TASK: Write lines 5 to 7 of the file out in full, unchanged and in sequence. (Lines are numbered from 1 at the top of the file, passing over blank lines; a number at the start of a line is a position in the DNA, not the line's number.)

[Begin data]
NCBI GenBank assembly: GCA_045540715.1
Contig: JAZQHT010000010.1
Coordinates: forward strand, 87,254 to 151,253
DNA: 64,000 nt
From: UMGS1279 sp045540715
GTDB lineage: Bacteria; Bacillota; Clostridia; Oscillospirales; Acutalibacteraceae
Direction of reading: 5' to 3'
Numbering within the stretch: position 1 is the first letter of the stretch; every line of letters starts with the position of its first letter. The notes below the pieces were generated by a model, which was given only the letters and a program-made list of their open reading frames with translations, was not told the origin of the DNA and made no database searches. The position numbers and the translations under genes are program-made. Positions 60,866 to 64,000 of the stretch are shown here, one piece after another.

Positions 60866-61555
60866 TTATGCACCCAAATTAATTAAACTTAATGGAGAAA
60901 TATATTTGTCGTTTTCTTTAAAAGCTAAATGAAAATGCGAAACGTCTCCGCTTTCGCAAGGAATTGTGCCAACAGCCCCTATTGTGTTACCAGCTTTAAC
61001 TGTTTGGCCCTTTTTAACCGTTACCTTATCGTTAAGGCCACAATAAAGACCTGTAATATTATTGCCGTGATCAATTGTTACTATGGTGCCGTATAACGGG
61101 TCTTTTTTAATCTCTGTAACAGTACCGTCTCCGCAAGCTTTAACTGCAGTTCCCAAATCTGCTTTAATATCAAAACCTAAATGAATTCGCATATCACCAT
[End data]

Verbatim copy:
From: UMGS1279 sp045540715
GTDB lineage: Bacteria; Bacillota; Clostridia; Oscillospirales; Acutalibacteraceae
Direction of reading: 5' to 3'